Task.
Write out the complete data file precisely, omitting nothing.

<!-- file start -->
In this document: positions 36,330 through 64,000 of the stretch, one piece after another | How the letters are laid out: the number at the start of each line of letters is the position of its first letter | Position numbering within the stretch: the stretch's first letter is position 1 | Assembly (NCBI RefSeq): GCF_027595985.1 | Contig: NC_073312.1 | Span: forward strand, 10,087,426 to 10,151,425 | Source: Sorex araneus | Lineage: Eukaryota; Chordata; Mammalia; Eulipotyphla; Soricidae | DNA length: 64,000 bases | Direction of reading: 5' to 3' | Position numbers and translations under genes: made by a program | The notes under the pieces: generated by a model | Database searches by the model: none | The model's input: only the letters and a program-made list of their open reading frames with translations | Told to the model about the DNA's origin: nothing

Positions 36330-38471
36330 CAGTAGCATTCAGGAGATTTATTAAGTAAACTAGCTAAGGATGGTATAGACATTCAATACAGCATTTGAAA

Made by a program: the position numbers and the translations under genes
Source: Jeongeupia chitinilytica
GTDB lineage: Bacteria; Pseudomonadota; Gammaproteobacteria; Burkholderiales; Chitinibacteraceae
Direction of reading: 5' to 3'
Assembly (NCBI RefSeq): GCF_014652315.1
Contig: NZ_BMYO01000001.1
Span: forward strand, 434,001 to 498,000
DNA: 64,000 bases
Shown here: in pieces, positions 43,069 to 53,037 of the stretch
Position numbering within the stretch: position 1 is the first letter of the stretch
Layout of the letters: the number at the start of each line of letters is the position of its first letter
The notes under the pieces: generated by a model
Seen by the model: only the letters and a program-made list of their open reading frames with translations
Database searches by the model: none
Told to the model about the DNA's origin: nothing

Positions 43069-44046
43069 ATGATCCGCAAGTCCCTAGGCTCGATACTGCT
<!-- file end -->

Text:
In this document: positions 36,330 through 64,000 of the stretch, one piece after another | How the letters are laid out: the number at the start of each line of letters is the position of its first letter | Position numbering within the stretch: the stretch's first letter is position 1 | Assembly (NCBI RefSeq): GCF_027595985.1 | Contig: NC_073312.1 | Span: forward strand, 10,087,426 to 10,151,425 | Source: Sorex araneus | Lineage: Eukaryota; Chordata; Mammalia; Eulipotyphla; Soricidae | DNA length: 64,000 bases | Direction of reading: 5' to 3' | Position numbers and translations under genes: made by a program | The notes under the pieces: generated by a model | Database searches by the model: none | The model's input: only the letters and a program-made list of their open reading frames with translations | Told to the model about the DNA's origin: nothing

Positions 36330-38471
36330 CAGTAGCATTCAGGAGATTTATTAAGTAAACTAGCTAAGGATGGTATAGACATTCAATACAGCATTTGAAA

Made by a program: the position numbers and the translations under genes
Source: Jeongeupia chitinilytica
GTDB lineage: Bacteria; Pseudomonadota; Gammaproteobacteria; Burkholderiales; Chitinibacteraceae
Direction of reading: 5' to 3'
Assembly (NCBI RefSeq): GCF_014652315.1
Contig: NZ_BMYO01000001.1
Span: forward strand, 434,001 to 498,000
DNA: 64,000 bases
Shown here: in pieces, positions 43,069 to 53,037 of the stretch
Position numbering within the stretch: position 1 is the first letter of the stretch
Layout of the letters: the number at the start of each line of letters is the position of its first letter
The notes under the pieces: generated by a model
Seen by the model: only the letters and a program-made list of their open reading frames with translations
Database searches by the model: none
Told to the model about the DNA's origin: nothing

Positions 43069-44046
43069 ATGATCCGCAAGTCCCTAGGCTCGATACTGCT